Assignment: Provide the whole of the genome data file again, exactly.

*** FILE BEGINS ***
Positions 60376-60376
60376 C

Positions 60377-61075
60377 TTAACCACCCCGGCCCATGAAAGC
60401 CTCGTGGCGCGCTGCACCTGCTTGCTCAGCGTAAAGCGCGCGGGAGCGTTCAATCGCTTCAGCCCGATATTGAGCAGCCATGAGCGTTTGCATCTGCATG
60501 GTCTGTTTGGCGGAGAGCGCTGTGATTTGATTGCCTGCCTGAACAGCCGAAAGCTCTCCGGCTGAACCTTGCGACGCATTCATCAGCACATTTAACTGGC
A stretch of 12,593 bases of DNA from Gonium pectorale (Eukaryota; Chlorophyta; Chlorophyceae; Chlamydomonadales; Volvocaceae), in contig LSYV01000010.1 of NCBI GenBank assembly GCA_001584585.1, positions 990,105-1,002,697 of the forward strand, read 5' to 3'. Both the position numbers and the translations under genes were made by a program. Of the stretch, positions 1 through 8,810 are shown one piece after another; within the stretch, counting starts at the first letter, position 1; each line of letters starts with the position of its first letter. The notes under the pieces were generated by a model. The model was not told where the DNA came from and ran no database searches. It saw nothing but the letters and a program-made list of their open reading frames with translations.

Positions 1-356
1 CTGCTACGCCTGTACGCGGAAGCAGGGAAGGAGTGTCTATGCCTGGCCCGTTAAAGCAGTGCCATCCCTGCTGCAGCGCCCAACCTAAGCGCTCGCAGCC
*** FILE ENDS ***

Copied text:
Positions 60376-60376
60376 C

Positions 60377-61075
60377 TTAACCACCCCGGCCCATGAAAGC
60401 CTCGTGGCGCGCTGCACCTGCTTGCTCAGCGTAAAGCGCGCGGGAGCGTTCAATCGCTTCAGCCCGATATTGAGCAGCCATGAGCGTTTGCATCTGCATG
60501 GTCTGTTTGGCGGAGAGCGCTGTGATTTGATTGCCTGCCTGAACAGCCGAAAGCTCTCCGGCTGAACCTTGCGACGCATTCATCAGCACATTTAACTGGC
A stretch of 12,593 bases of DNA from Gonium pectorale (Eukaryota; Chlorophyta; Chlorophyceae; Chlamydomonadales; Volvocaceae), in contig LSYV01000010.1 of NCBI GenBank assembly GCA_001584585.1, positions 990,105-1,002,697 of the forward strand, read 5' to 3'. Both the position numbers and the translations under genes were made by a program. Of the stretch, positions 1 through 8,810 are shown one piece after another; within the stretch, counting starts at the first letter, position 1; each line of letters starts with the position of its first letter. The notes under the pieces were generated by a model. The model was not told where the DNA came from and ran no database searches. It saw nothing but the letters and a program-made list of their open reading frames with translations.

Positions 1-356
1 CTGCTACGCCTGTACGCGGAAGCAGGGAAGGAGTGTCTATGCCTGGCCCGTTAAAGCAGTGCCATCCCTGCTGCAGCGCCCAACCTAAGCGCTCGCAGCC